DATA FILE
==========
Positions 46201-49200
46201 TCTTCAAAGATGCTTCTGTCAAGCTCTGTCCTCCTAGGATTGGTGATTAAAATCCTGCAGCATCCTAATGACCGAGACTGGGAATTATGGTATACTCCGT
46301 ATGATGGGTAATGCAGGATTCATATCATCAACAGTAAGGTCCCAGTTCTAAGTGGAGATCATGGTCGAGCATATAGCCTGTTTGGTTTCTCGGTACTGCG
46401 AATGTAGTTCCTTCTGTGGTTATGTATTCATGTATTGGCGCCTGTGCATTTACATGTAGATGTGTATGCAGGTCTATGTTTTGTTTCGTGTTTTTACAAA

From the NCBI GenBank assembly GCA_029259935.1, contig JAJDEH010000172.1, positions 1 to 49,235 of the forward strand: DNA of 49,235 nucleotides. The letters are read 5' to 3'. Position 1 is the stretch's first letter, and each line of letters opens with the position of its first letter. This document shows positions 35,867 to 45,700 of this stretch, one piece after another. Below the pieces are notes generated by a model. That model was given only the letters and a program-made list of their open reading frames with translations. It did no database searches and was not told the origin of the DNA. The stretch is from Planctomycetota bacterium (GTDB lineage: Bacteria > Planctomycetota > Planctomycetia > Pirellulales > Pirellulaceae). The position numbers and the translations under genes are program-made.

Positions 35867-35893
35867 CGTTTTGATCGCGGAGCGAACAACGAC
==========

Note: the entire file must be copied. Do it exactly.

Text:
Positions 46201-49200
46201 TCTTCAAAGATGCTTCTGTCAAGCTCTGTCCTCCTAGGATTGGTGATTAAAATCCTGCAGCATCCTAATGACCGAGACTGGGAATTATGGTATACTCCGT
46301 ATGATGGGTAATGCAGGATTCATATCATCAACAGTAAGGTCCCAGTTCTAAGTGGAGATCATGGTCGAGCATATAGCCTGTTTGGTTTCTCGGTACTGCG
46401 AATGTAGTTCCTTCTGTGGTTATGTATTCATGTATTGGCGCCTGTGCATTTACATGTAGATGTGTATGCAGGTCTATGTTTTGTTTCGTGTTTTTACAAA

From the NCBI GenBank assembly GCA_029259935.1, contig JAJDEH010000172.1, positions 1 to 49,235 of the forward strand: DNA of 49,235 nucleotides. The letters are read 5' to 3'. Position 1 is the stretch's first letter, and each line of letters opens with the position of its first letter. This document shows positions 35,867 to 45,700 of this stretch, one piece after another. Below the pieces are notes generated by a model. That model was given only the letters and a program-made list of their open reading frames with translations. It did no database searches and was not told the origin of the DNA. The stretch is from Planctomycetota bacterium (GTDB lineage: Bacteria > Planctomycetota > Planctomycetia > Pirellulales > Pirellulaceae). The position numbers and the translations under genes are program-made.

Positions 35867-35893
35867 CGTTTTGATCGCGGAGCGAACAACGAC